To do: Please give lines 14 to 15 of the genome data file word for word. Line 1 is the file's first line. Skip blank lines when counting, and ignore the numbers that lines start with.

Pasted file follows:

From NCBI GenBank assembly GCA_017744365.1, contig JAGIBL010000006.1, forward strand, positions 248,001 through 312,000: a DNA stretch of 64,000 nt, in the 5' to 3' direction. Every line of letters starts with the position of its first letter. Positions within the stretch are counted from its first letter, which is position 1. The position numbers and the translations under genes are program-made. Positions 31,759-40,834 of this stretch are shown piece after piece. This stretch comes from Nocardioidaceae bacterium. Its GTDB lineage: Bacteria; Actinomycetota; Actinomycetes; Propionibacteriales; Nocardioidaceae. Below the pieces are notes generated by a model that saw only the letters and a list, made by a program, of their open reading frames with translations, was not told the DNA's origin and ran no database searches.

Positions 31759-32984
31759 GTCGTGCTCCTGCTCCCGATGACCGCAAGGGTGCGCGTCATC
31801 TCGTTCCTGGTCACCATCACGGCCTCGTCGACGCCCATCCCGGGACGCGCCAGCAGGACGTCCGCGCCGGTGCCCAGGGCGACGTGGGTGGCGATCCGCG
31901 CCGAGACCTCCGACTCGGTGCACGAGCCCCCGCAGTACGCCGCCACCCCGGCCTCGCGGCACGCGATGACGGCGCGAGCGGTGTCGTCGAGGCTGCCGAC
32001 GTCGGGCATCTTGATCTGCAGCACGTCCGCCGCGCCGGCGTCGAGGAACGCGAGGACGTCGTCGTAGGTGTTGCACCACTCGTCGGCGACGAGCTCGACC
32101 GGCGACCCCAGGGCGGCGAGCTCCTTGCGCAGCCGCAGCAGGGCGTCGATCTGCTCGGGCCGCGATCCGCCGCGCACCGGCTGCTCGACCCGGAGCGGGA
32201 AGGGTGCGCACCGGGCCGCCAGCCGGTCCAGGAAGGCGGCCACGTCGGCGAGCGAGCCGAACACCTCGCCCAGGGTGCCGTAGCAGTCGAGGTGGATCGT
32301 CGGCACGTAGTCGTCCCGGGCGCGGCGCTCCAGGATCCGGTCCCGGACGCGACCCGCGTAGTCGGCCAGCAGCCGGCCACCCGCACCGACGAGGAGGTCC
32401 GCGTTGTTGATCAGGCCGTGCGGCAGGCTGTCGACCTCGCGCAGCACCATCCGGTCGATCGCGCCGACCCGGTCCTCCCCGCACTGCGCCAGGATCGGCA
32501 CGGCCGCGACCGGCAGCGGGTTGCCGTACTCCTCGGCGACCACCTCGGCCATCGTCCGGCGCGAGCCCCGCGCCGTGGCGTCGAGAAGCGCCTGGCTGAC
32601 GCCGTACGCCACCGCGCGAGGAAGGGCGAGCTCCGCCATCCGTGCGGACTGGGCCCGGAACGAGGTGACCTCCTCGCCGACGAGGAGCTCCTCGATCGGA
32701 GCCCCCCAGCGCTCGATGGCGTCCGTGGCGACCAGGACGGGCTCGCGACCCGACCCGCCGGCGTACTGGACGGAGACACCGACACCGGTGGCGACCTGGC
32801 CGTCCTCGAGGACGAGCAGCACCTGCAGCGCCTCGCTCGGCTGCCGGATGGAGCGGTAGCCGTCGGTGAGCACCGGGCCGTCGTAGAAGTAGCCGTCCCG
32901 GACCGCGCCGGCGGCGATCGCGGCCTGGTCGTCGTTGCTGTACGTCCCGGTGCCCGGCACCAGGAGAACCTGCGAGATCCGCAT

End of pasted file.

32801 CGTCCTCGAGGACGAGCAGCACCTGCAGCGCCTCGCTCGGCTGCCGGATGGAGCGGTAGCCGTCGGTGAGCACCGGGCCGTCGTAGAAGTAGCCGTCCCG
32901 GACCGCGCCGGCGGCGATCGCGGCCTGGTCGTCGTTGCTGTACGTCCCGGTGCCCGGCACCAGGAGAACCTGCGAGATCCGCAT